Many outside observers have trouble understanding that cities are constantly evolving and changing. When a stranger visits a city, it can seem entirely built out, and for want of a better word, finished. That's because people who live in suburbia or exurbia understand development as a shift from nature to structures. In the city, it's more like a shift from one type of structure to another. However, not all development involves a shift to concrete and pavement. In many cases, urban landscape design techniques increase the amount of green space in the city while accommodating increased population. Smart cities use urban planning to encourage better livability while accommodating growth.
While urban planning techniques from city to city and country to country are hardly identical, there are a few techniques that are becoming non-controversial, if not universal. Here's a list of 4 urban planning trends that are here to stay:
For decades, urban renewal went hand in hand with an increase in highways. Older neighborhoods in cities like Boston were bulldozed in their entirety to make room for roadways or public works projects. Other cities like San Francisco saw neighborhoods cut off from one another as highways chopped up the landscape.
The car is no longer king in many large urban centers. Urban planners have been enthusiastic about dismantling neighborhood-killing highways and elevated roads, and replacing them with better public transport and clever urban landscape design. This has many interrelated beneficial effects. Decreasing automobile traffic while increasing green space in urban areas reduces air pollution and noise. As a secondary benefit, establishing urban oases for citizens makes them less likely to travel outside the city to find green space. This cuts down on automobile traffic even further.
Designing cities around roadways put pressure on planners to house families displaced by urban renewal. This resulted in warehousing low-income residents in high-rise towers. This led to substandard living conditions, isolation, and urban decay. Public housing, and private housing developments with affordable price tags, are now almost always configured as low-rise or mid-rise dwellings.
For most cities, choosing between low and mid rise developments is simply a matter of population density. Low rise dwellings have more light, more open space, and allow their residents to feel a closer connection to the areas around their homes. Smart urban landscape design fills in the gaps and attracts more apartment dwellers to venture outdoors. More foot traffic decreases crime while increasing livability overall. For cities that just don't have the space to incorporate low rise neighborhoods, mid rise dwellings are a good compromise. They can house a lot of families, but don't take over the landscape like high rise buildings do.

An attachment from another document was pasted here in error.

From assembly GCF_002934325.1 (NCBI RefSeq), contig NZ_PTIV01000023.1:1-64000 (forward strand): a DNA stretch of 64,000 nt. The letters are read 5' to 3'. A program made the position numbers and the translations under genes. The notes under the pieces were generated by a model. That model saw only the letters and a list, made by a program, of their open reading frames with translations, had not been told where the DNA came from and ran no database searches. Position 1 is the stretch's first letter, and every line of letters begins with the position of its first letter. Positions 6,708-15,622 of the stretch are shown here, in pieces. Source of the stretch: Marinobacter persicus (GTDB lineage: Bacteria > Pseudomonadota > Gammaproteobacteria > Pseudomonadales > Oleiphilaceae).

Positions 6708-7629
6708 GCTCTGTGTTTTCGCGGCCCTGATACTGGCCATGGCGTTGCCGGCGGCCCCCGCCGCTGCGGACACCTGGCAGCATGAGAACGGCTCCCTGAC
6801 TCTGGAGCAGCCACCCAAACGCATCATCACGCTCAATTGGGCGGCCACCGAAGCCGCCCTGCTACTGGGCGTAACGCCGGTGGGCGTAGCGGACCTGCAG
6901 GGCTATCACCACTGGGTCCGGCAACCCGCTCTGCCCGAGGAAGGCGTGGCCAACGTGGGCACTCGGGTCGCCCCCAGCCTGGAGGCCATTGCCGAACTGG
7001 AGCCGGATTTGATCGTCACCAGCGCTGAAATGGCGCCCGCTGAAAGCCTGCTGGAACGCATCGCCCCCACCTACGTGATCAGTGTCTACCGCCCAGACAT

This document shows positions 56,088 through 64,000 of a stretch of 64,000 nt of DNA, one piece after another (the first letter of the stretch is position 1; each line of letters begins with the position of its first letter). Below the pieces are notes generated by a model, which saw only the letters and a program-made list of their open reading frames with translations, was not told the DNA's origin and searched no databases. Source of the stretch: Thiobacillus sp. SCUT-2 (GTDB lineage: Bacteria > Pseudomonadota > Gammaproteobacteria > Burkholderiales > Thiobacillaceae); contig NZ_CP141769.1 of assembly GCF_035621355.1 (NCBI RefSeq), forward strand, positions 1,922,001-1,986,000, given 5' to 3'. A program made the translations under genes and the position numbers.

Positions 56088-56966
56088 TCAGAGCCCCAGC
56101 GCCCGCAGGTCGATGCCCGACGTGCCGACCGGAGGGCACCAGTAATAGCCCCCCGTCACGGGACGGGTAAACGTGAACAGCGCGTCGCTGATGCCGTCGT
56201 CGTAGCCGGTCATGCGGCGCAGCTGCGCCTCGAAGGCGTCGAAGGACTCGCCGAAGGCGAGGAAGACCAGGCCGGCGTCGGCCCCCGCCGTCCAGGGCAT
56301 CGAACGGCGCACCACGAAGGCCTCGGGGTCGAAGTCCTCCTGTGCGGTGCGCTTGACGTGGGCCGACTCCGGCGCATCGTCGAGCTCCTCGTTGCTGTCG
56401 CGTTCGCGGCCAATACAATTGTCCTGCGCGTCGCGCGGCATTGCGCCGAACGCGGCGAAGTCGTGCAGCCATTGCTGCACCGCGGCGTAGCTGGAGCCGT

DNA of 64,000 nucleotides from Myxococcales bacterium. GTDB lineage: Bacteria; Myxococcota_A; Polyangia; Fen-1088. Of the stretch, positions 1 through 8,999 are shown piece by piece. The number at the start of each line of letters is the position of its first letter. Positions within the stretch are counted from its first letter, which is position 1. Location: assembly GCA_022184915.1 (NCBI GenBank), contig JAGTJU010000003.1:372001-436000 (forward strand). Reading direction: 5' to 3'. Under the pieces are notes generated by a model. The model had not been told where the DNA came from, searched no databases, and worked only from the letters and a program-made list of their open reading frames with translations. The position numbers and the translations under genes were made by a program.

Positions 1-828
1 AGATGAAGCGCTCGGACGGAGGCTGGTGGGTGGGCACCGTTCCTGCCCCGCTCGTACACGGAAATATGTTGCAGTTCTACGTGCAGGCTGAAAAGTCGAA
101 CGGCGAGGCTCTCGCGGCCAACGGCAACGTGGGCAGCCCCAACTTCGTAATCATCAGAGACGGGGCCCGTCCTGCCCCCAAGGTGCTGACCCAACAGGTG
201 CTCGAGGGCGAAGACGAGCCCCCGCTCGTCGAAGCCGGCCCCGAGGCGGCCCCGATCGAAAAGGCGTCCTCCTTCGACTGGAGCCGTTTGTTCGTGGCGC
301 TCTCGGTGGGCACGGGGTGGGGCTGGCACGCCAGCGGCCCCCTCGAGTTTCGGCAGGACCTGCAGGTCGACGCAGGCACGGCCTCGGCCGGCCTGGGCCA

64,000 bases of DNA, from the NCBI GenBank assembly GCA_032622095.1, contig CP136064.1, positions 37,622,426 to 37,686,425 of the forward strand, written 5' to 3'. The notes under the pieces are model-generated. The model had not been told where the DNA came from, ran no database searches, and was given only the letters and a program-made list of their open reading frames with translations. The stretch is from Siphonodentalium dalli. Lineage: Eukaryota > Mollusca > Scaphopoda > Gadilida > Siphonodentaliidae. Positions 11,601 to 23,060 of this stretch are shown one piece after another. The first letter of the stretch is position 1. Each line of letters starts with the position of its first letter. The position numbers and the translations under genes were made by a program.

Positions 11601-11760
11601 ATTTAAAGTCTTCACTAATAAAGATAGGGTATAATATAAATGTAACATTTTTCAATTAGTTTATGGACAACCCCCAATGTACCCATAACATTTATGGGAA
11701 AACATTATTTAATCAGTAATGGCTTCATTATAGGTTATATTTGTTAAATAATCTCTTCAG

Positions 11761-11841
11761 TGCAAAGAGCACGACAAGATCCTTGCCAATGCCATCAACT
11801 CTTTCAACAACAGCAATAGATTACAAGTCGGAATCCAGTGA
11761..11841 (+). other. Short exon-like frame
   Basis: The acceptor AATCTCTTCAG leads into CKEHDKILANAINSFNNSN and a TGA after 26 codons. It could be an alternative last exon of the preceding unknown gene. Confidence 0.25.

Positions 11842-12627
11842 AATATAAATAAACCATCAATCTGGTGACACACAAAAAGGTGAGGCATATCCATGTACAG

Development in cities has never occurred in a vacuum. There's a great deal of planning and permitting that goes into even modest projects. Big developments like skyscrapers get even more attention. City planners are rethinking if all that attention is coming from the right people.
Huge building projects affect more than just the people who live in them. Cities are allowing much more input from regular citizens and local businesses before allowing big projects to go ahead. Increased input about potential drawbacks allows planners to decide if huge building will "earn their keep" with the city as a whole. Many times, approvals come with strings like improved transit hubs and an increase in open space. For a lot of cities, the open space is designated as green space. This can ameliorate problem with massively scaled projects by letting urban landscape design techniques to improve the surrounding neighborhood.
In the past, planning for commercial and residential projects and planning for unusual weather events and natural disasters was handled in separate silos. Flooding, earthquakes, droughts, and heatwaves were expected to be handled by public works projects by the Army Corps of Engineers, and buildings by their respective developers. That's changing.
City planners are demanding regional plans that handle natural disasters using resilient designs. Urban landscape design is using increased amounts of contiguous green space to handle flooding, for instance, instead of relying on levees and similar structures to act as a fortress around the city. Some areas in built-up areas are being returned to nature entirely, especially along seacoasts and riverways, in order to reap the benefits that natural landscaping offers.
All these planning trends are the result of trial and error over decades. New trends are bound to develop as cutting edge techniques in planning and building are tried and seen to work. The pace of experimentation in urban planning and urban landscape design is accelerating as more people move to the cities. That makes it likely that our list of urban planning trends is bound to grow longer with each passing year.
Posted on 03/06/2017 at 12:38 PM